By Peter Haapaniemi
Five years ago, Damien Rocchi saw an opportunity in Detroit. On the one hand, a number of people were looking for jobs. On the other, companies had a growing need for skilled information technology workers. Venture-capital firm Detroit Venture Partners saw the same opportunity — and, working together, the firm and Rocchi launched a technical-training institute, Grand Circus, in 2013.
“From the beginning, the goal was to bridge the gap between people who are looking for work or to change careers, and employers who are desperate for tech talent,” says Rocchi, CEO of Grand Circus. With that formula, the company has grown, and has been able to round out its venture funding with revenue-based programs.
Of course, Grand Circus has not completely eliminated that gap, but it has had a real impact. More than half of its graduates who look for jobs find one within a month, and 92 percent have full-time employment within three months with a median salary of about $50,000. Those statistics point to the business world’s exploding need for technical talent — and to the opportunity the tech sector holds for entrepreneurs in Detroit and across the state.
The Bootcamp Approach
New organizations typically face a learning curve, and Grand Circus’ success did not happen right out of the gate. Early on, the institute began providing training to the IT teams of corporate clients, but saw only modest results.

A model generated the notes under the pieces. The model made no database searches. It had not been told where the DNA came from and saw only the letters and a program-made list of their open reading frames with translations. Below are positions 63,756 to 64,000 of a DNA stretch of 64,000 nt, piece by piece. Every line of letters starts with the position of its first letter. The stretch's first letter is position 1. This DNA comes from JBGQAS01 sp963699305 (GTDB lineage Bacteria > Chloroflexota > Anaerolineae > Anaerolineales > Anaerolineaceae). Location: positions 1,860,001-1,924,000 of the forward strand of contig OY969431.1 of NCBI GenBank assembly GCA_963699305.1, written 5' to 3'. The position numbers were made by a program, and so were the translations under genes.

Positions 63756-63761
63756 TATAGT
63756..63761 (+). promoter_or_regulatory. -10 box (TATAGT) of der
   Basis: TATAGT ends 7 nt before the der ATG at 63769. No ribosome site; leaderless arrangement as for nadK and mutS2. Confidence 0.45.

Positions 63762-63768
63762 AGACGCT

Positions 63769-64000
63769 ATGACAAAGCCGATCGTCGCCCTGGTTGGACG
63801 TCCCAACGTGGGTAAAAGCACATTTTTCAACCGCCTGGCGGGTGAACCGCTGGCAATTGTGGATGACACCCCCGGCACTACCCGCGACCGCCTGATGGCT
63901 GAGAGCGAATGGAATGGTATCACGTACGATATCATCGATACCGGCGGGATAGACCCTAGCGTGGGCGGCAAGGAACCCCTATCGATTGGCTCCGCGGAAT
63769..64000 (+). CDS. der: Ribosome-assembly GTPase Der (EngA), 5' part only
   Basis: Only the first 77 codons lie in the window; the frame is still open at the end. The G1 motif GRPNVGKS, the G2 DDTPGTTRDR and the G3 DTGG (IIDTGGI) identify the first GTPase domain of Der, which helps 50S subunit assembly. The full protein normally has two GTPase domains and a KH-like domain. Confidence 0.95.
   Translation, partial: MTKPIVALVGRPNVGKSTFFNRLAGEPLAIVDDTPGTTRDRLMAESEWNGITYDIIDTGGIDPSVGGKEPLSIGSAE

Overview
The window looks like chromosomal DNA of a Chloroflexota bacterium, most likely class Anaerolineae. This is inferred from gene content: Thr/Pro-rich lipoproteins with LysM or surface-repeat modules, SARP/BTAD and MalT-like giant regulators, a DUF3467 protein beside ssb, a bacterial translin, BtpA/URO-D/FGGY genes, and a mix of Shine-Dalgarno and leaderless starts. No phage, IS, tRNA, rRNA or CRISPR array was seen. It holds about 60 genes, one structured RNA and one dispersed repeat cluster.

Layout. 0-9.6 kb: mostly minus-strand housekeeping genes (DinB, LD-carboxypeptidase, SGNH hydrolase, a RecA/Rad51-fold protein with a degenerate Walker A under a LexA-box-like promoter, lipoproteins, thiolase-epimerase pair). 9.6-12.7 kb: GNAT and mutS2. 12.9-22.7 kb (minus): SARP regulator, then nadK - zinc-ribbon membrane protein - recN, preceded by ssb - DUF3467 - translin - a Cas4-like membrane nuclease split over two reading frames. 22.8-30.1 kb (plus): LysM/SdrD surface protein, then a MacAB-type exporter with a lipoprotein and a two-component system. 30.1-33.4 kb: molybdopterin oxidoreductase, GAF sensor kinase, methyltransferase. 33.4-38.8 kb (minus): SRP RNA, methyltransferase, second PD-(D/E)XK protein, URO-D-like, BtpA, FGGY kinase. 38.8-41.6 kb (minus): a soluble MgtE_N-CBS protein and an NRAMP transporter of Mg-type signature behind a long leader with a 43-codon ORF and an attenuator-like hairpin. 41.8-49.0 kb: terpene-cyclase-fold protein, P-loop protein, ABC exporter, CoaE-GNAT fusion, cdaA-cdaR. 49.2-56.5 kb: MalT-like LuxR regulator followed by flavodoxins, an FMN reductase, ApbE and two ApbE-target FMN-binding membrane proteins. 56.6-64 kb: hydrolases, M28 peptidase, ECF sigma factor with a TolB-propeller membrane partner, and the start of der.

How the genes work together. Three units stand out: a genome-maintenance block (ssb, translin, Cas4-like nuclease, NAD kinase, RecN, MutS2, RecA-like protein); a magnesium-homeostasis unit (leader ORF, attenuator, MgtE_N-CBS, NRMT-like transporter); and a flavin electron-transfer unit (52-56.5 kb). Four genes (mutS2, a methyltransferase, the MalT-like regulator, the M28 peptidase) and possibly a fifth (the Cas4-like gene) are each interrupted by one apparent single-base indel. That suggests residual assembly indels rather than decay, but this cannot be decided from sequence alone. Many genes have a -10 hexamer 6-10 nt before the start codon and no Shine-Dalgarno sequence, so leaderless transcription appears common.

“We realized that companies were not really interested in having us train them. What they wanted us to do was provide them with talent,” says Celena Mancina, director of operations at Grand Circus. “That kind of flipped the light switch for us and brought us to our current model, the Coding Bootcamp.”
As the name implies, Grand Circus Coding Bootcamps focus on teaching people to write computer code through a 10-week, hands-on learning experience. At the end of a bootcamp, students are ready to go to work for corporate employers.
“We wanted to find a way to teach differently,” says Rocchi. “Traditional learning institutions often have lecture-based courses, but in our experience, that doesn’t work. If you want to engage people and get the best learning outcomes, classes have to be more interactive.”
Grand Circus’ approach also features a focus on diversity, “a hugely important theme in tech today,” says Rocchi. Indeed, the institute has a high percentage of women and people of color in its programs, compared to tech training programs across the country.
“We pride ourselves on keeping those percentages really high,” says Mancina. “But we also realize there is more we could be doing.” Overall, she points out, “women make up about 57 percent of the U.S. workforce, but they fill just 25 percent of tech roles.” In the effort to do more, Grand Circus created a “DEVELOP(her)” bootcamp last year that specifically targets women students.
The Development of DEVELOP(her)
Like other Grand Circus bootcamps, DEVELOP(her) offers 10 weeks of intensive training designed to prepare students for the real world, with learning that covers more than technical skills alone. The institute wants to “align itself with employers’ needs,” says Rocchi, and companies have made it clear that they are not always getting all they want from the more-traditional schools.
“We’d often hear from CEOs that they wish the students they were seeing had better soft skills. The ability to communicate, to work in teams — that sort of thing.”
Grand Circus bootcamps cover those soft skills and, at the same time, offer sessions focusing on getting jobs: writing resumes, creating LinkedIn profiles, going through mock employer interviews and so forth. In addition, Grand Circus wanted the DEVELOP(her) program to be offered at no cost to students. It was able to do so with funding from the Hagerman Foundation in Flint, Mich., and the TEKSystems IT staffing firm in Southfield, Mich.